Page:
Atomic-scale oxidation mechanisms of single-crystal magnesium†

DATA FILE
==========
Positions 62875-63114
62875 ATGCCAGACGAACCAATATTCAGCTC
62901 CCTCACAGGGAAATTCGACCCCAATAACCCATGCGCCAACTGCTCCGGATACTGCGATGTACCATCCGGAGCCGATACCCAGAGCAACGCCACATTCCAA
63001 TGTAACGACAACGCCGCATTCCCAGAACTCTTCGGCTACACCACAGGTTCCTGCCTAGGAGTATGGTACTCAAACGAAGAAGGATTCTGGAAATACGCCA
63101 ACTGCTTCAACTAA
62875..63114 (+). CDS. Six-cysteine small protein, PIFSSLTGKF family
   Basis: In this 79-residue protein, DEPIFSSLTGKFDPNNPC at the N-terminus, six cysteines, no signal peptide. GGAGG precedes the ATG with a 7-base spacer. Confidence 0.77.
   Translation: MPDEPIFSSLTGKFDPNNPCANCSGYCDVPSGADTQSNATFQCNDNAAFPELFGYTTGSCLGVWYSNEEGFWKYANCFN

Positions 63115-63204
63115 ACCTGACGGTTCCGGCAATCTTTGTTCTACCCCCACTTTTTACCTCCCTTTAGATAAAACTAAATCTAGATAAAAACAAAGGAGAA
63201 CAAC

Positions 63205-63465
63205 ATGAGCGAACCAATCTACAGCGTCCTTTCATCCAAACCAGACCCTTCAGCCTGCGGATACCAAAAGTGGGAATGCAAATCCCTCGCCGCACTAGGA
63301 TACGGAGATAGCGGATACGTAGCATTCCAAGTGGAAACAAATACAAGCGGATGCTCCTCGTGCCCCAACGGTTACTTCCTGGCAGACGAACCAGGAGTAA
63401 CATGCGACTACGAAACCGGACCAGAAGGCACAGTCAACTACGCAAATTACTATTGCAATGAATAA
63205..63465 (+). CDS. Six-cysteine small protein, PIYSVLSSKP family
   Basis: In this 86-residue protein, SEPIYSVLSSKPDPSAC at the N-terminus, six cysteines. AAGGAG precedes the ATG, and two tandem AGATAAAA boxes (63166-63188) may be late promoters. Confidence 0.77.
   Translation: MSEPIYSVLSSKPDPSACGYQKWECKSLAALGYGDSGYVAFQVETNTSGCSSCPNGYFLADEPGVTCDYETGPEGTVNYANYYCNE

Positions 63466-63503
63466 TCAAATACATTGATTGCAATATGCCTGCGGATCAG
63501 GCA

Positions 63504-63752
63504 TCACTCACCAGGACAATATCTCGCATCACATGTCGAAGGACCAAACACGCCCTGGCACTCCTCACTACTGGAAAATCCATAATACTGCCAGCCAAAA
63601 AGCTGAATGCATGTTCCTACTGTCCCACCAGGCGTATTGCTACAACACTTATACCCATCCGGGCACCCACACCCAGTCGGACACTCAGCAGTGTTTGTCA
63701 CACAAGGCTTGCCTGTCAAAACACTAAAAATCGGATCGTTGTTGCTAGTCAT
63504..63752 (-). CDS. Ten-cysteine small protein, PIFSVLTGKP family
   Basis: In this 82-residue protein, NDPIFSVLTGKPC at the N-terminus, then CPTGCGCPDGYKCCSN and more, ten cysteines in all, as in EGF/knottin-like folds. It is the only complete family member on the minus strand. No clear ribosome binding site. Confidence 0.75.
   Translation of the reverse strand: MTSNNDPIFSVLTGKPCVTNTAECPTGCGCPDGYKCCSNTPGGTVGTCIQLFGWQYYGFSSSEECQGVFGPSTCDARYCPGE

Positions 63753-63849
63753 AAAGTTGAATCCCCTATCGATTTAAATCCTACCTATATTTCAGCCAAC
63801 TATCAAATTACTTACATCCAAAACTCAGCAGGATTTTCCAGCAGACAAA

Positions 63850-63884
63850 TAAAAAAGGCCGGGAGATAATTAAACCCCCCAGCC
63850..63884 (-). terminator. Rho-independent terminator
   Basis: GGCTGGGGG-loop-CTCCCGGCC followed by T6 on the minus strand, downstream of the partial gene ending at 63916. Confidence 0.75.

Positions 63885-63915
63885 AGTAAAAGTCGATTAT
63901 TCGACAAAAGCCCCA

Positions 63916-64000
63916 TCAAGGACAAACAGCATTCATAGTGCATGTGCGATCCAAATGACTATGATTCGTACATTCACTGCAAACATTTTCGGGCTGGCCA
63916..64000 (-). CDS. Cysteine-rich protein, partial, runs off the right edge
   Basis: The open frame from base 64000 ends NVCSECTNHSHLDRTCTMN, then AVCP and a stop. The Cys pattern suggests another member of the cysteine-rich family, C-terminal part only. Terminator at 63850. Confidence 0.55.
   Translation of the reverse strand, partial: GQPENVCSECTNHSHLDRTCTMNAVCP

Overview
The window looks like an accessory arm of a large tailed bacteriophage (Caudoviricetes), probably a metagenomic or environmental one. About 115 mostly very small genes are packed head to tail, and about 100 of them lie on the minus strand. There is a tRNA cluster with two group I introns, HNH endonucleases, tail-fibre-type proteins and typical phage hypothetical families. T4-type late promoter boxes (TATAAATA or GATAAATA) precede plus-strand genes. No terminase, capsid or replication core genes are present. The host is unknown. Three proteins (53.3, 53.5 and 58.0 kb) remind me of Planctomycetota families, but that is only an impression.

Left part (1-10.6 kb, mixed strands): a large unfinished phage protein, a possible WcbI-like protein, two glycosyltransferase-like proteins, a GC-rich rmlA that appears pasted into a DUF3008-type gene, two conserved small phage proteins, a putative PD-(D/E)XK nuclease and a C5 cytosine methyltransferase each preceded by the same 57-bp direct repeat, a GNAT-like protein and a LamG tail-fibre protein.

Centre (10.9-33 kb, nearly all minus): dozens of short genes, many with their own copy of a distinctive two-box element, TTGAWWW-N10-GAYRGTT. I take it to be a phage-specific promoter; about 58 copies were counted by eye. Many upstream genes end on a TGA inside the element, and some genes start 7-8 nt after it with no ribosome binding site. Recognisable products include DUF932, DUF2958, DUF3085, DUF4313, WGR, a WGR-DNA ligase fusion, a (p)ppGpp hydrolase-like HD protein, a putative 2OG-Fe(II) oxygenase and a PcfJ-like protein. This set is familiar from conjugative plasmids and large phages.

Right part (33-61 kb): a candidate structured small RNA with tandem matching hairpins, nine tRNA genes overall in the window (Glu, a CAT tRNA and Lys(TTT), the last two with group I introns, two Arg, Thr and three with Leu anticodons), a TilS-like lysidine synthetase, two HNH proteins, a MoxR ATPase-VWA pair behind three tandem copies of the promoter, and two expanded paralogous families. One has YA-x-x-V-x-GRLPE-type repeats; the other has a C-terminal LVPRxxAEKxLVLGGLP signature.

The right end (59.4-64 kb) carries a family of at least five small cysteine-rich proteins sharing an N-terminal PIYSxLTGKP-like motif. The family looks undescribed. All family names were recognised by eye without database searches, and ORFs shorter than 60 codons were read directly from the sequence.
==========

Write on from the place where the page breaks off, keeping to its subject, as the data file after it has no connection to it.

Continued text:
Understanding the oxidation process of active metals plays a crucial role in improving their mechanical/oxidation properties. Using in situ environmental transmission electron microscopy and density-functional theory, we firstly clarify the oxidation process of single-crystal Mg at the atomic scale by using a new double-hole technique. A unique incipient interval-layered oxidation mechanism of single-crystal Mg has been confirmed, in which O atoms intercalate through the clean (20) surface into the alternate-layered tetrahedral sites, forming a metastable HCP-type MgO0.5 structure. Upon the increased incorporation of oxygen at the neighboring interstitial sites, the HCP-type Mg–O tetrahedron structure sharply transforms into the FCC-type MgO oxide. In addition, a typical anisotropic growth mechanism of oxides has been identified, wherein it involves two routes: the epitaxial growth of the MgO layer and the inward migration of the MgO/Mg interface. The whole oxidation rate of single-crystal Mg is mostly determined by the inward migration rate of the MgO/Mg interface, which is about six times higher than that of the epitaxial growth rate of the MgO layer along the same orientation planes. Moreover, the inward migration rate of the (020)MgO‖(010)Mg interface is about twice as large as that of the (200)MgO‖(0002)Mg interface. This continuous oxide growth is mainly related to the defects in the MgO layer, which builds effective channels for the diffusion of O and Mg atoms. The in situ double-hole observations together with theoretical calculations provide a potential trajectory to probe the oxidation fundamentals of other active metals.